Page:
Guest Column | October 3, 2017

The Taiwanese Bone Graft Substitute Market: A Small, But Profitable Target

By Kamran Zamanian, Ph.D, and Sean Collins, iData Research Inc.

By Kamran Zamanian, Ph.D, and Sean Collins, iData Research Inc.

With less than 25 million residents, Taiwan flies under the radar of many medical device manufacturers. However, the low penetration rate of bone graft substitutes, a rapidly aging population, huge profit margins in the patient paid market segment, and the emerging allograft and bone morphogenic protein (BMP)/growth factor segments make Taiwan a potentially lucrative target for orthopedic biomaterial manufacturers considering expansion in the Asia Pacific region.

Bone Graft Substitutes: A Brief Introduction

Bone graft substitutes are designed to fill bone voids or act as extenders, thereby eliminating or reducing the need for autograft harvesting. These products are divided into four general categories:

  • Allografts — bone procured from the donation of another person.
  • Demineralized Bone Matrix (DBM) — a processed form of allograft.
  • Synthetics — non-biologic material that mimics the inorganic portion of natural bone. In Taiwan, some synthetic bone graft substitutes are reimbursed by Taiwan’s National Health Insurance (NHI). However, patients pay out-of-pocket for select synthetic products.
  • BMP/Growth factor — a group of small, soluble proteins that bind onto cell surface receptors, triggering a series of signals that regulate the body’s ability to grow, renew, and heal. BMP/Growth factor is not currently available in Taiwan.

Bone graft substitutes are widely used in a variety of indications, including spine, trauma, large joint, foot & ankle, craniomaxillofacial, and oncology.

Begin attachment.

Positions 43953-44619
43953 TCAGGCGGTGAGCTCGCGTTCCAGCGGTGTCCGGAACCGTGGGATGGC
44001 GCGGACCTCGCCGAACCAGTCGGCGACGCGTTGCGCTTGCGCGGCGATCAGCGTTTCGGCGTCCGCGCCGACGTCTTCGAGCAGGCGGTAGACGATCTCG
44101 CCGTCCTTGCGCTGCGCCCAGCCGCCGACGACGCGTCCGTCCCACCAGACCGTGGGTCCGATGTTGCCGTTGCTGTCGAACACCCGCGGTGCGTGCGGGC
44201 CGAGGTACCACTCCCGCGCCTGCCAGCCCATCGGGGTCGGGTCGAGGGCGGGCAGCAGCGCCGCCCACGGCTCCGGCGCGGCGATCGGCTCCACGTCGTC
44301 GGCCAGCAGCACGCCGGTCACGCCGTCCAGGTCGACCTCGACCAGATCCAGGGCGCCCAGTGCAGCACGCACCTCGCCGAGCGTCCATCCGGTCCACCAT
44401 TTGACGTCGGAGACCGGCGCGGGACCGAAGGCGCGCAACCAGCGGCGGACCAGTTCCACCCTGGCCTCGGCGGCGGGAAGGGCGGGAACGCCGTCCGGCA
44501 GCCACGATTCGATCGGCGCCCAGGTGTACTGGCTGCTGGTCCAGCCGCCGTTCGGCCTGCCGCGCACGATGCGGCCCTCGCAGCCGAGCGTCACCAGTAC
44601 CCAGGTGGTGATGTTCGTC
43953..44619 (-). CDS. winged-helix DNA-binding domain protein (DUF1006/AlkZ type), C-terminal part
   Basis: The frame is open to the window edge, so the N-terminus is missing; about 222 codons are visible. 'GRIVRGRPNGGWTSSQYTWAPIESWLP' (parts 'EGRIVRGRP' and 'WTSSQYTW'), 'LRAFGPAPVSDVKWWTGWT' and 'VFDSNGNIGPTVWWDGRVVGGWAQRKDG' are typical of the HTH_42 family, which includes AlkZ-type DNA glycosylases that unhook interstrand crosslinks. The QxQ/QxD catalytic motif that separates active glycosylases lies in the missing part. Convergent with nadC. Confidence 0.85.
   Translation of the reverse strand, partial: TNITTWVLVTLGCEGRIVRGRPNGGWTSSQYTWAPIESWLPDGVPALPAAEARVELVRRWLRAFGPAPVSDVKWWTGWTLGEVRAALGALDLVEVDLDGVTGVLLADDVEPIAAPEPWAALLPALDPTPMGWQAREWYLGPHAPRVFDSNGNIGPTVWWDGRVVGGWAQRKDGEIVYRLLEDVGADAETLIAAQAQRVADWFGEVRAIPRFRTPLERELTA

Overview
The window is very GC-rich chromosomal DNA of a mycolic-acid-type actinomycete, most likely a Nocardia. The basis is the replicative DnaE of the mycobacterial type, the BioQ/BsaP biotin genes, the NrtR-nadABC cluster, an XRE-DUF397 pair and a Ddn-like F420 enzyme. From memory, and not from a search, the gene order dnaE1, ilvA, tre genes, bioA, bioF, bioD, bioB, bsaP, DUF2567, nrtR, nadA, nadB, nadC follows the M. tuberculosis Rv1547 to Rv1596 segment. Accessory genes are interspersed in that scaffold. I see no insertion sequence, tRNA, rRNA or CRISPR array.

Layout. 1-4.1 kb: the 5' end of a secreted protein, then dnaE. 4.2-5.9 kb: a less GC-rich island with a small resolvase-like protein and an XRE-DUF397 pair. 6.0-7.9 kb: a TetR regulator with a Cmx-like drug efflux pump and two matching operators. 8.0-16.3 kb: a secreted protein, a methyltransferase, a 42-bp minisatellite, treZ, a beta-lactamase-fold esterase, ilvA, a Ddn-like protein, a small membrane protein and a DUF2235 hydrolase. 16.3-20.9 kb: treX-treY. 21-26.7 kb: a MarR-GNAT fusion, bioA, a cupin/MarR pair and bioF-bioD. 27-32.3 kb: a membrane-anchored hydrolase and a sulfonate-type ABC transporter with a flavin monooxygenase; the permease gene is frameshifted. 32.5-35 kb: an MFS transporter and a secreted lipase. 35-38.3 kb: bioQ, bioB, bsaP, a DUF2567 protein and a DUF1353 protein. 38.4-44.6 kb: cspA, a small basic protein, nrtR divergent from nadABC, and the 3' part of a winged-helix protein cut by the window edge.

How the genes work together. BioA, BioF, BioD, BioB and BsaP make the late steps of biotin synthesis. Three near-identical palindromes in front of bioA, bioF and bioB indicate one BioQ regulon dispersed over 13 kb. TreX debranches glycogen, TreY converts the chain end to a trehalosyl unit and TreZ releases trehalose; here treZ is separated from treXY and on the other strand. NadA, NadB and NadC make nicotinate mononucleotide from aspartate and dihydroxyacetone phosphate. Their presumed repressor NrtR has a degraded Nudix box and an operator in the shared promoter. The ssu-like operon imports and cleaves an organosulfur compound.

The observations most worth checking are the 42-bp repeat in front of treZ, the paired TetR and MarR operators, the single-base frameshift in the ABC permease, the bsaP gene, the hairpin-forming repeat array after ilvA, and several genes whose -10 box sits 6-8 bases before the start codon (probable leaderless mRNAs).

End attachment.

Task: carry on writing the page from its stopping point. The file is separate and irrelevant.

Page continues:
A Sketch Of The Taiwanese BGS Market

Approximately 86,000 bone graft procedures were performed in Taiwan in 2016. Use of autograft bone remains widespread in the country. In fact, about 90 percent of bone grafting procedures performed in Taiwan in 2016 used some quantity of autograft bone.

Local surgeons typically attempt to perform bone grafting procedures using only autograft bone. If the patient does not have enough bone of adequate quality to supply the procedure in full, the surgeon will consider using a blend of autograft and bone graft substitute(s). The decision regarding which bone graft substitute(s) — allograft, NHI covered synthetic, patient pay synthetic, and/or DBM — will depend, primarily, on the patient’s budget. Patients with limited means will opt for an NHI-covered synthetic product, while more affluent patients may be able to afford to pay out-of-pocket for DBM or a non-reimbursed synthetic product.

Surgeon preference also comes into play when selecting a bone graft substitute. Some surgeons in Taiwan prefer to use a mixture of local autogenous bone, synthetic products, and DBM in a single procedure to: (1) get the best application of these materials, (2) expand the volume of bone graft, (3) change the properties of the bone graft, or (4) increase their billings.

Firms wishing to gain share in the Taiwanese market may benefit from marketing efforts designed to shift surgeon preference away from autograft. These efforts may take the form of academic publications, seminars, and training sessions with experienced U.S. surgeons currently using bone graft substitutes.

Rapidly Aging Population Drives Procedure Growth

Degenerative disc disease (DDD) is most frequently noted in the lumbar or cervical spine. DDD is evident in approximately 40 percent of those age 40, and 80 percent of people over the age of 80. Surgical management of DDD (spinal fusion procedures) uses bone tissue to link the vertebrae at the degenerated disc to an adjacent vertebra. Lumbar and cervical spine procedures accounted for about 50 percent of total bone grafting procedures performed in Taiwan in 2016.

According to the Ministry of Health and Welfare’s 2016 Taiwan Health and Welfare Report, men and women 65 years and older accounted for 12.5 percent of Taiwan’s total population in 2015, up from 8.8 percent in 2001. Taiwan’s Council for Economic Planning and Development expects the share of men and women 65 and older to reach around 20 percent by 2025.